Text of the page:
Now, you have mentioned how in previous posts I have discussed how I don't feel people can really love a child referred to them that they have never met, that love takes time. I still feel that what emotions are experienced with a child who is referred but not met is the idea of the potential for love. Staring at a photo for months of a child you hope to embrace builds connections, it stirs our imagination, it creates hope of a longed for future together as we see ourselves in the role of parent...often for the first time. For me (and again, I reiterate it is only my opinion) what I felt pre-adoption and what I felt post-adoption, maybe after a bit of time getting to know my children, was very, very different...real love takes time, it takes actually KNOWING someone to build, otherwise in my mind it is being in love with an ideal not a reality...and that reality may prove to be very different from the ideal that was long held. If I take it a step further and we call it a "husband" and not a "child" and you had a photo of him, would you be able to say you love him without ever having met him? I couldn't...perhaps some could.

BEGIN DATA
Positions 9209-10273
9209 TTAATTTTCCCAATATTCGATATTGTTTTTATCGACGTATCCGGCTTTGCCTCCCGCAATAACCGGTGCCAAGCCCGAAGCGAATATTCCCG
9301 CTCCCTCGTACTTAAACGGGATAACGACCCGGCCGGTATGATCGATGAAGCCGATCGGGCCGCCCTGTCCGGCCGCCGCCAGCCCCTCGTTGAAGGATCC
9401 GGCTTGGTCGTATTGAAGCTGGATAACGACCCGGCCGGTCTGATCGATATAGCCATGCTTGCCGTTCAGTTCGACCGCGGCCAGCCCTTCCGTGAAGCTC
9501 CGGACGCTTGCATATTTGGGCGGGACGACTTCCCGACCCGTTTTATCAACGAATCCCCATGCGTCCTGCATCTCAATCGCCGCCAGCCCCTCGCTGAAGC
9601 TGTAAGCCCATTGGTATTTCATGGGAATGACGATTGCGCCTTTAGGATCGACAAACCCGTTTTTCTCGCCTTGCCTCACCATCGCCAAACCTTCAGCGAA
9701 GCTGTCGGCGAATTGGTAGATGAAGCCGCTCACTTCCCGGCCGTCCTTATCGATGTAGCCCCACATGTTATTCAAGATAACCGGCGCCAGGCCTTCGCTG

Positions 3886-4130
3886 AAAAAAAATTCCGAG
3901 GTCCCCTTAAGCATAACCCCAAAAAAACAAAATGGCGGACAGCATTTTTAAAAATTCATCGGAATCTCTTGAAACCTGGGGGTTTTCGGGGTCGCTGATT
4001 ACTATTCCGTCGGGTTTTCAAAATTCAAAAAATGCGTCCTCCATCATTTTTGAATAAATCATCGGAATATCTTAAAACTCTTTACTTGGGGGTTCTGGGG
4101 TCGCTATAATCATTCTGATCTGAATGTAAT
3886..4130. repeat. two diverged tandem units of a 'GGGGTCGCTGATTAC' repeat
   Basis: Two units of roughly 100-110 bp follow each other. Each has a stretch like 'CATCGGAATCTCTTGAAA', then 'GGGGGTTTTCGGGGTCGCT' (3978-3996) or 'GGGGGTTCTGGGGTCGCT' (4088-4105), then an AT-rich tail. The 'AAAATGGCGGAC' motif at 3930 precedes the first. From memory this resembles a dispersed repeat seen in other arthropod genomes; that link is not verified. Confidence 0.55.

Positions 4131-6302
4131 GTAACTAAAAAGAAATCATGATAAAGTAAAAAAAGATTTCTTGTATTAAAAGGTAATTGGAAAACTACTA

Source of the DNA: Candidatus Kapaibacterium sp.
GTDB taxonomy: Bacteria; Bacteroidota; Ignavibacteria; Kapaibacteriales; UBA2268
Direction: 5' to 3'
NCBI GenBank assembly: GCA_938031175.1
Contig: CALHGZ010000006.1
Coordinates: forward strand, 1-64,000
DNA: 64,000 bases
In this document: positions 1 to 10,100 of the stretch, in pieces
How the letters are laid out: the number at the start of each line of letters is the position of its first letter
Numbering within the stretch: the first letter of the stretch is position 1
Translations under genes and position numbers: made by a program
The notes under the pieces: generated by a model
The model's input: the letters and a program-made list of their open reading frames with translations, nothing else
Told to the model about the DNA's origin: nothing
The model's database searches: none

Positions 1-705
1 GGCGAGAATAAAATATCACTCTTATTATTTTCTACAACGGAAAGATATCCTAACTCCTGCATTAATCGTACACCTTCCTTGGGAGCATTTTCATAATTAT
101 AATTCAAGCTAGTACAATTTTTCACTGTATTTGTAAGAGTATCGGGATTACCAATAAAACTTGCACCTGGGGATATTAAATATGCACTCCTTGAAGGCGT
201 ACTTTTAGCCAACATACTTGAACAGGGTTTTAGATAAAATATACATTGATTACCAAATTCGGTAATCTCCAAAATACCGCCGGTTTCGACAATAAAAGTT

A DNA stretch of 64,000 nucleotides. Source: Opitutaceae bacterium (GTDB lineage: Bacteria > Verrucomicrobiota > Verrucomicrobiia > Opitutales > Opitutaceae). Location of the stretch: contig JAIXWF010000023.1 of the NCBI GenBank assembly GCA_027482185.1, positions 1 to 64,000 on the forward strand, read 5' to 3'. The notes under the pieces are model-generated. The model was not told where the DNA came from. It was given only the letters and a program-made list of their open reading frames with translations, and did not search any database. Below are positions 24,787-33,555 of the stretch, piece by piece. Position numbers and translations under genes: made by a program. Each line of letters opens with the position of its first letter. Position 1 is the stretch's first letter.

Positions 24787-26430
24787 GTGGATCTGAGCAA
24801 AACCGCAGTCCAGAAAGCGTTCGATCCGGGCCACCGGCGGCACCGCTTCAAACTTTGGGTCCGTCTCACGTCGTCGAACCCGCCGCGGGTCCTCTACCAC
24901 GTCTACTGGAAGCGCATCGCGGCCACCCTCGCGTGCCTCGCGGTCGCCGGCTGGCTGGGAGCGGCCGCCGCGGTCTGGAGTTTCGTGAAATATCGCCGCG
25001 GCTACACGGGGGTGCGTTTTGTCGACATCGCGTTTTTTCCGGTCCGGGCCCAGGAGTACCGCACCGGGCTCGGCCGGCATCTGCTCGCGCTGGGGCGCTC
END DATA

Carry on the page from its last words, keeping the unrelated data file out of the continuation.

And I think if you asked a parent who had lost a referral in adoption and perhaps lost a child they had parented in real life which caused the most pain, well, hands down I can pretty much tell you which would have the dubious distinction of being "the winner". One is the death of a cherished child...one is the death of a dream of how cherished a child might end up being.
But my opinion on this is known already and no need to belabor that any further...your main question was if I had changed it based upon my recent post. As I re-read it looking for signs of what you were asking I didn't see a diverging opinion.
You wrote "It seems as if you are saying now that you understand the pain involved in losing a referral. That it doesn't matter if it were a child the PAP never met, because they loved that child despite never really knowing them." Just because something causes great pain, it doesn't mean it stems from deep and abiding love. We can be hurt in many ways, we can suffer great disappointment, we can experience incredible pain at the loss of a referral. But what are we really losing? Are we losing a child we have parented and nurtured? No. Are we losing what we imagined might one day be the love of our lives? Yes. I DO want to add an exception here, and that is for those parents who have traveled and met their children but are in limbo. That is excluded from this as there has already been the development of a relationship.